Since its construction shortly after the Civil War in 1869, the Gilsey House has been reinvented time and time again. Originally a posh hotel whose famous Silver Dollar Bar welcomed celebrities like Mark Twain, Oscar Wilde, and Diamond Jim Brady, the cast iron building was converted into an apparel factory after the Great Depression to supply department stores on Lady’s Mile. In 1979, the dilapidated building was partially restored as artists’ lofts before a more thorough rehabilitation attracted young professionals in the media and tech fields. Today, the building rising above Manhattan’s happening NoMad district—North of Madison Square, that is—is topped by a contemporary glass-and-zinc addition by STUDIO V Architecture. Says principal Jay Valgora, who lives there with his family, "Our penthouse addition is just one more chapter in the interminable life of the building, and we purchased the original loft over 25 years ago, a bridge between the old and new guard."
"Our penthouse addition is just one more chapter in the interminable life of the building." -Jay Valgora
With the two boys growing up and business thriving, the family’s needs evolved. They wanted more space and the ability to repurpose it when the kids left for college. They wanted to entertain outdoors and capture skyline views. "Manhattan is all about verticality," says Valgora. "We decided to go up. With expanded rooms, gardens, and living spaces on multiple levels, we could achieve our goals and design flexible spaces for different uses." The renovation expanded the one-story loft to three levels, including a double-story living room with a 24-foot tall library and a master bedroom suite that opens onto a garden terrace. Fusing the indoors and outdoors, a second rooftop living room provides seating and dining areas, perennial gardens, and a second kitchen.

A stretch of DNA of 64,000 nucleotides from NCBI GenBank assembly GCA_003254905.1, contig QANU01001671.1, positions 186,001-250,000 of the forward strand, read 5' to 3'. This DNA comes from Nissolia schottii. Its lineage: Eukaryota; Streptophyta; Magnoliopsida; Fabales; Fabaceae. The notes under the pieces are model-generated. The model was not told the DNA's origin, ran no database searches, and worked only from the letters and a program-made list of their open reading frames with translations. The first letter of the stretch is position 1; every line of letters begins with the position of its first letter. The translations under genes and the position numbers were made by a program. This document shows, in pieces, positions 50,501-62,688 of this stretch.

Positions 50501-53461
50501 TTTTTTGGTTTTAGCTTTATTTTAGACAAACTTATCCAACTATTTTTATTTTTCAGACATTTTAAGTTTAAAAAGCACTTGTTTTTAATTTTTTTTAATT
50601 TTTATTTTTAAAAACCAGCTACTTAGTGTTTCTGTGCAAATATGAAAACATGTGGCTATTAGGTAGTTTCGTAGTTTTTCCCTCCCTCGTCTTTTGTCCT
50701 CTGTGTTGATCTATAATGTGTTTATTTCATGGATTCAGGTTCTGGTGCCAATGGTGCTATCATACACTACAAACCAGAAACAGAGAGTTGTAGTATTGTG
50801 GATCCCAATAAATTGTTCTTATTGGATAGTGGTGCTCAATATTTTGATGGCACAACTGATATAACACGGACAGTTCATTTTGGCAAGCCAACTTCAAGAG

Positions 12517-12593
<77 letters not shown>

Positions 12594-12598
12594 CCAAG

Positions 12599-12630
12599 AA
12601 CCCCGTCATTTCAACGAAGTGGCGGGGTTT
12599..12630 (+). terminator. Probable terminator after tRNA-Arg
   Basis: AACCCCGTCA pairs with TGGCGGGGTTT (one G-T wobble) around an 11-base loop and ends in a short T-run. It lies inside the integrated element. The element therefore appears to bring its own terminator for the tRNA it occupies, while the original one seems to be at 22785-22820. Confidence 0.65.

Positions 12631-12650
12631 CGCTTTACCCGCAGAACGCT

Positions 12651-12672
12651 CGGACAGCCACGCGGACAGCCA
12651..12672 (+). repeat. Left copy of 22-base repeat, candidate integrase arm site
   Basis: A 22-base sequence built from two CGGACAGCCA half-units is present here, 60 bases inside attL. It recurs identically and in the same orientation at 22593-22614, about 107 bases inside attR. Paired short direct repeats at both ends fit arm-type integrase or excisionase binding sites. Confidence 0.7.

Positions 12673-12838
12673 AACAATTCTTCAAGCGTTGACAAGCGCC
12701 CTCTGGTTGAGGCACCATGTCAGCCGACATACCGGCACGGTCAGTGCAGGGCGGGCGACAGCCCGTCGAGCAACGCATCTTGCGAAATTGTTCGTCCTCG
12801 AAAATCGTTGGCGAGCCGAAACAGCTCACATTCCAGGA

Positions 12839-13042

"Manhattan is all about verticality."
- Jay Valgora
The proposed design precipitated a "perfect storm" of approvals from the NYC Landmarks Preservation Commission, the Board of Standards and Appeals, the Cooperative Board, and the Department of Buildings, describes Valgora. "Of course each of these entities required the approval of the others before they could proceed—a Kafkaesque scenario that required all approvals to be performed both surgically and simultaneously," he says. Structure was another worry, but luckily, the project’s structural engineers discovered that during the factory conversion, additional columns and beams had been added that would support the rooftop addition. The new residence is a melding of opposites: old and new, inside and out, hidden and revealed. The J+K Residence, in fact, brings together two classic New York buildings—a historic loft and a floating townhouse—to offer both open, communal spaces and private, contemplative ones.
"Our ideal for the home must be authentic, flexible, and connected to the environment, even in the heart of the city," says Valgora. A skyward oasis nestled within Manhattan, the J+K Residence embodies the evolution of the times and adapts to fit the changing needs of the family within it.
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